“As Jesus was walking along, he saw a man who had been blind from birth. 2 “Rabbi,” his disciples asked him, “why was this man born blind? Was it because of his own sins or his parents’ sins?”
3 “It was not because of his sins or his parents’ sins,” Jesus answered. “This happened so the power of God could be seen in him.”
Last year, at the urging of a couple of dear friends, I made a last minute decision to attend Choose Joy, a Christian conference on infertility, miscarriage, infant loss, fostering, and adoption. Up until that point, when asked how the journey to baby was going, I’d respond, “It’s whatever, I mean, kind of sad, but what can you do?” And I think I believed I was just “whatever” about it all.
Little did I know that going to Choose Joy would release the floodgates of pain and longing and sadness and grief that had been there all along, but for whatever reason I’d become out of touch with, whether they were too painful to engage or whether it was too painful to care.
There are two areas in my life that I’ve been wrestling with waiting, one of them infertility, the other I’ll keep to myself for now. Though very different in nature, the feelings of sadness, bitterness, longing, and frustration with waiting are the same. The shame is the same.
“Is there something wrong with me?”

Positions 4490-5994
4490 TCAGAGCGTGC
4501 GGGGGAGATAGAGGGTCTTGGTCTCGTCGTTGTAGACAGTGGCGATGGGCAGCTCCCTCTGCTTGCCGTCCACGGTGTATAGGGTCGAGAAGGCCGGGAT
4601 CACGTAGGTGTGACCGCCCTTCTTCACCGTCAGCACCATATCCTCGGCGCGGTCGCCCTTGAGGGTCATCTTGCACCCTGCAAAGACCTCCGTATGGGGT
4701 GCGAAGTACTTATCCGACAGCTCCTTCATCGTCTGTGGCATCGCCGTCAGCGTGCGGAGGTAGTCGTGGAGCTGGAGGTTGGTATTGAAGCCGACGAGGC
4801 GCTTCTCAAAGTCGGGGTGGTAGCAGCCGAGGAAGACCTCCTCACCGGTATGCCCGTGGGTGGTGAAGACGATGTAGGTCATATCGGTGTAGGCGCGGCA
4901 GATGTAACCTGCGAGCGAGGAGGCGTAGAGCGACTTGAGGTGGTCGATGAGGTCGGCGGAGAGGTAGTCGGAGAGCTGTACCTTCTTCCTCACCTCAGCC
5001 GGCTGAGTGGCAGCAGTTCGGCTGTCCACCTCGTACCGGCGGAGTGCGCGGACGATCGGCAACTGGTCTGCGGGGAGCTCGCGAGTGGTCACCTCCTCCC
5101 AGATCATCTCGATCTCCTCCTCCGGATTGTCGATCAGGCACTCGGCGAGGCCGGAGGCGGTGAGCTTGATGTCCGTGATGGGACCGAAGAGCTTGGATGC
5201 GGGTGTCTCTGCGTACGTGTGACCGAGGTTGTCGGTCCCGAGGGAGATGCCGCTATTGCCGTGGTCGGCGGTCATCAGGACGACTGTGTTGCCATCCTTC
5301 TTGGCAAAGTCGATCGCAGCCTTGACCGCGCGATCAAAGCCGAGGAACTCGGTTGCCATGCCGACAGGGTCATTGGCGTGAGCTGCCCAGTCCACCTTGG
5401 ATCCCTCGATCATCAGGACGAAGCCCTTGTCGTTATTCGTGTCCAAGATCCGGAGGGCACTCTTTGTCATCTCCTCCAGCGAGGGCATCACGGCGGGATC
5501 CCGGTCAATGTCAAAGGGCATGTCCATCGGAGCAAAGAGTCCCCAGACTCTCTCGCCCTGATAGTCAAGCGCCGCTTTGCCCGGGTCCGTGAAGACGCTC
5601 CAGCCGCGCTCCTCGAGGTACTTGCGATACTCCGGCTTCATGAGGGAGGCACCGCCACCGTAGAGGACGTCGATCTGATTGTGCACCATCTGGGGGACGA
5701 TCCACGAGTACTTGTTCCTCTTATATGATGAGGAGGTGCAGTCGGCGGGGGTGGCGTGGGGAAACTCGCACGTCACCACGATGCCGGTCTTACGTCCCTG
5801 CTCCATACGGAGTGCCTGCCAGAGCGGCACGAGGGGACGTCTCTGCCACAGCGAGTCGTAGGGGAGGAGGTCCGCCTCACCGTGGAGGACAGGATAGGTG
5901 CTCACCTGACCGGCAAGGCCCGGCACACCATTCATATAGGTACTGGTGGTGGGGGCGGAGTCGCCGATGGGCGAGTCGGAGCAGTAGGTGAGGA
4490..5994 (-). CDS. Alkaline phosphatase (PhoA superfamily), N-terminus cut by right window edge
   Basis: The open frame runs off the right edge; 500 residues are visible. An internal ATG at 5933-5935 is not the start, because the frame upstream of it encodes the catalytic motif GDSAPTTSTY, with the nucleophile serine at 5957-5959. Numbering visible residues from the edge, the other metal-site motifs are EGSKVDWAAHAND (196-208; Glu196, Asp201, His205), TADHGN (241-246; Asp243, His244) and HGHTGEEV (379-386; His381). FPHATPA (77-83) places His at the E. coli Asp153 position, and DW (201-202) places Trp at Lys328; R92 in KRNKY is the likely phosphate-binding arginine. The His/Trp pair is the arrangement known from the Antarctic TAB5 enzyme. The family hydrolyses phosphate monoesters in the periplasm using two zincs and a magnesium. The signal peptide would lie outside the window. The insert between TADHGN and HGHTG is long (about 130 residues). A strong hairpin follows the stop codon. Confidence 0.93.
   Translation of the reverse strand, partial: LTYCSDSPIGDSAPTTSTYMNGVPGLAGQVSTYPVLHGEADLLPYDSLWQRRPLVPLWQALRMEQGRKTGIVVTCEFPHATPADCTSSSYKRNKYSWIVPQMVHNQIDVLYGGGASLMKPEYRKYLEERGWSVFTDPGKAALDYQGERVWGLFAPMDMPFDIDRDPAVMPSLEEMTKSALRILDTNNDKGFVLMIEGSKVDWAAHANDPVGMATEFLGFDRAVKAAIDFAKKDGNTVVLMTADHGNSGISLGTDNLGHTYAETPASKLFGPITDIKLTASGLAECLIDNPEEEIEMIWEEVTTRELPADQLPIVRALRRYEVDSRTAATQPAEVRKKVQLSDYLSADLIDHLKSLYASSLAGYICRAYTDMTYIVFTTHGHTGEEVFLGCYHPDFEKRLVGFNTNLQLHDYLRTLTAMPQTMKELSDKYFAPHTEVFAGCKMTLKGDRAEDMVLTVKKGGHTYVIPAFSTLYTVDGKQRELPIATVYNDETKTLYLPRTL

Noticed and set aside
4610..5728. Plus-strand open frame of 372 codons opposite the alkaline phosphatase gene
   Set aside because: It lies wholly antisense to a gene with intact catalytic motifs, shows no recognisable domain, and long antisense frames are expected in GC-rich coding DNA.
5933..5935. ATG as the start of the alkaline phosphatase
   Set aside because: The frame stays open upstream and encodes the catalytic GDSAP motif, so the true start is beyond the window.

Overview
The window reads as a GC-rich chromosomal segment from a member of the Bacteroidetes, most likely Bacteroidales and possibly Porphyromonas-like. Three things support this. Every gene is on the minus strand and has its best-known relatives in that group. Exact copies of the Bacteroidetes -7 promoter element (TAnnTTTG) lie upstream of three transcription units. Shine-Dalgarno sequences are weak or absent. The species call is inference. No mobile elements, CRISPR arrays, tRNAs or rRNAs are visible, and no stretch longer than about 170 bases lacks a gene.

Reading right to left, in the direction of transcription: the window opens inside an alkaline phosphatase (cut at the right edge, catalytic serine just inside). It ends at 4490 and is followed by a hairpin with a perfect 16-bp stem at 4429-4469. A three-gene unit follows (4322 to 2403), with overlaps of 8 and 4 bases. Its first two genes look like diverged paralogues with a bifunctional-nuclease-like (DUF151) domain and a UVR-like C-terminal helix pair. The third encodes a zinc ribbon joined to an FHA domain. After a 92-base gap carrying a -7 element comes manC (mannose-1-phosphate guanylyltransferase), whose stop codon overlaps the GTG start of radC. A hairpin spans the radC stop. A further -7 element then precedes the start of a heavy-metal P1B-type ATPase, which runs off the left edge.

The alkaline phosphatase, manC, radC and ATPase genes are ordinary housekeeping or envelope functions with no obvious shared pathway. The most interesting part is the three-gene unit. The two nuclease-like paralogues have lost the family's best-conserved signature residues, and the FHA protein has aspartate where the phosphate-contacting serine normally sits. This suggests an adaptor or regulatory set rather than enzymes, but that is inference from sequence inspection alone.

“Did I do something wrong?”
“Is it because I was selfish and reckless with my body and anorexic for so long that I can’t have a baby?”
“Is it because I wrestled with motherhood for too long?”
“Is God punishing me because I wasn’t sure that I wanted children?”
“Is it because I don’t exercise enough, or eat enough vegetables, or used to drink too much Diet Coke?”
“Is it because I waited until after getting my career in order before trying?”
“Is it my fault?”
“Did I do something wrong?”
And I feel small, like a child who doesn’t understand. I feel vulnerable. I feel shame.
Where, in the world, the first place we go to is to find fault, to figure out who or what is to blame, who did something wrong, what’s wrong with someone, what’s wrong with me (and I do it, all the gosh darn dang time), the tenderness of God and His sweet love for my soul reminded me this past weekend at Choose Joy that, “Oh, sweet child of mine, no! No, you didn’t do anything wrong! No, there isn’t anything wrong with you! No, it’s not your fault! No, this isn’t about your sin or your shame, no, I took care of those already! But do you trust that this all has happened that my glory and my power and my love and my goodness and my redemption can be displayed in your life? Do you trust me, little one?“
Some days, I do, and I rest. Other days, I don’t, and I wrestle. Either way, I am held. So I’m grateful for God’s tenderness and gentle reminders to me yet again as I wrestle, so that I can come to rest.
“No, my sweet. You didn’t do anything wrong. No, my sweet. There’s nothing wrong with you. You just trust in me and wait, it’ll be beyond your wildest dreams.”